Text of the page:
Labor also accused the government of damaging the long-term economics of the national broadband network by its decision to opt for a multi-technology mix rather than the fibre for a majority of premises as in the original plan.
Labor Shadow Communications Minister Michelle Rowland and Shadow Finance Minister Jim Chalmers said in a joint statement that even after 92 days of NBN Co chairman Ziggy Switkowski claiming that the network could still fetch a price of $50 billion once it is fully rolled out in 2020, no evidence had been produced to back his claim.
Switkowski made the claim during a Senate Estimates hearing on 24 October 2018, adding that in his personal opinion, a write-down of the network was not needed. “I could certainly generate — and do generate — figures around $50 billion for the value of this company in the early 2020s," he said.
Rowland and Chalmers said the NBN Co had confirmed it had "not received advice from any advisory firm, investment bank, market analyst, or suitably qualified professional, to support the chairman's claims".
And in July 2018, the ratings agency Standard & Poor's said the NBN would not return a profit from the billions invested in the project, adding that the NBN Co's business model had led to telcos investing heavily in mobile services to avoid paying the company's inflated prices.
S&P has also pointed out that the advent of 5G networks will not provide any kind of salvation for telecommunications providers who are desperate for some way of fighting back against the unreasonably high prices charged by NBN Co.
Rowland and Chalmers said: "Questions on notice from Labor Senators afforded NBN Co the opportunity to produce analysis or advice to support the claim, but the Senate tellingly received a heavily delayed response with no attempt to substantiate the claim.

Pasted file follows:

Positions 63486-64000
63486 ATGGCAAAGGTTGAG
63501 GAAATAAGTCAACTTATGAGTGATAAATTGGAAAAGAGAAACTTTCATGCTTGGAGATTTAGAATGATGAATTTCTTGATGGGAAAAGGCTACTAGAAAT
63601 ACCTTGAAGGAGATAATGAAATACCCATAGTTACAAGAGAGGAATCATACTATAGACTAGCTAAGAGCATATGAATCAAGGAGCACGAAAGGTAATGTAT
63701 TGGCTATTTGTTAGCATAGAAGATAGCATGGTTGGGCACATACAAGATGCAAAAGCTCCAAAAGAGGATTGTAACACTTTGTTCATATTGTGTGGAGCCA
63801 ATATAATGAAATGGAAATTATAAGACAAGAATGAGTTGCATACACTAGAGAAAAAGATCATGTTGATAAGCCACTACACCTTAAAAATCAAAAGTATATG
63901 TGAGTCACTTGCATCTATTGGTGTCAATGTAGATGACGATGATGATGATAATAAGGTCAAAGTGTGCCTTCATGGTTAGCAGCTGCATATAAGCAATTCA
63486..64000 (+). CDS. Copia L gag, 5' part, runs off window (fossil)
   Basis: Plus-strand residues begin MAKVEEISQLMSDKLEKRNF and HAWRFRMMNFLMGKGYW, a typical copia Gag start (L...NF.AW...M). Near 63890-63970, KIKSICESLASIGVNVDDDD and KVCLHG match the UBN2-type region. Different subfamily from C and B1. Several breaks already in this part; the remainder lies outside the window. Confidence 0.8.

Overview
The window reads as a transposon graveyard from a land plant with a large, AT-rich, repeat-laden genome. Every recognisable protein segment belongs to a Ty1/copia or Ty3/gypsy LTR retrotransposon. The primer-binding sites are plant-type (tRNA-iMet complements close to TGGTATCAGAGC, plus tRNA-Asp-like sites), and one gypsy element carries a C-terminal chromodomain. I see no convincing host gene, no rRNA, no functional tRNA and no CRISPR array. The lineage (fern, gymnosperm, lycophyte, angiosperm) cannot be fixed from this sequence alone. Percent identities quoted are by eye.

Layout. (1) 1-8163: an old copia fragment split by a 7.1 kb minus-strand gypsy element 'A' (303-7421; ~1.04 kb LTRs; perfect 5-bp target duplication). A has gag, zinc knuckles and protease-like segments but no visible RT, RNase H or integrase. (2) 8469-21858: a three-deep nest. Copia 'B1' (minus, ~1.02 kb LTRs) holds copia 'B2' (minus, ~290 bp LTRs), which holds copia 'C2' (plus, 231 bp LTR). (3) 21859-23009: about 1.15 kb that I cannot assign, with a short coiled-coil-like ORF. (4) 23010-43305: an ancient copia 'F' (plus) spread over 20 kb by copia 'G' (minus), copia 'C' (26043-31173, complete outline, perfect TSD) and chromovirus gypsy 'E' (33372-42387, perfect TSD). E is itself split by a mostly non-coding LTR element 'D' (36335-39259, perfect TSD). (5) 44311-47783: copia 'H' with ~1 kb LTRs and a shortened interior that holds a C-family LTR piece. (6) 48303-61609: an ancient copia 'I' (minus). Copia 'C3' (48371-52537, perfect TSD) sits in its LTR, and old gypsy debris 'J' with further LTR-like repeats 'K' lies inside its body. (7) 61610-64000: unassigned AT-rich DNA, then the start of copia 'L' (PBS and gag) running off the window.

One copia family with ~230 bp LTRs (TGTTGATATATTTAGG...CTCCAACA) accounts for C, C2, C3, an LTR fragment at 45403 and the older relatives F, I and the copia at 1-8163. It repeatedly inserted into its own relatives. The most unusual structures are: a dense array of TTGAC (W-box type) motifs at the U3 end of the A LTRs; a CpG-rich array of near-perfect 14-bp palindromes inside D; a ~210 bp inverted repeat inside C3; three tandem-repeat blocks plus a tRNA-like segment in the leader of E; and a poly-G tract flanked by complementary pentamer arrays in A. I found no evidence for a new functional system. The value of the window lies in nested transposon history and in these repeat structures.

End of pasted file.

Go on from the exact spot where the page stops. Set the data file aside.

"Given the significant difference of opinion with reputable analysts, the chairman either needs to support his statement with evidence or correct the public record.
"No amount of misleading spin can hide... the fact [that] the flawed decision to use copper and HFC has severely damaged the long-term economics of the NBN and destroyed taxpayer value."
When construction of the NBN was begun in 2009, Labor was in power and it envisaged fibre being rolled out to the premises for 93% of the populace, with the remaining 7% to be supplied with connectivity through either wireless or satellite.
The rollout became a political issue when the Coalition Government that took power in 2013 decided to change the technology of the network to what it called a multi-technology mix.
The MTM includes fibre-to-the-node, HFC cable, satellite, and wireless, apart from fibre-to-the-premises which is being provided only to new dwellings.
As the MTM plan and the connections provided have come under increasing criticism, fibre-to-the-distribution-point, which considerably reduces the copper lead-in to premises — what the network builder NBN Co calls fibre-to-the-curb — has been introduced as well.
The rollout of the NBN is scheduled to be completed in 2020.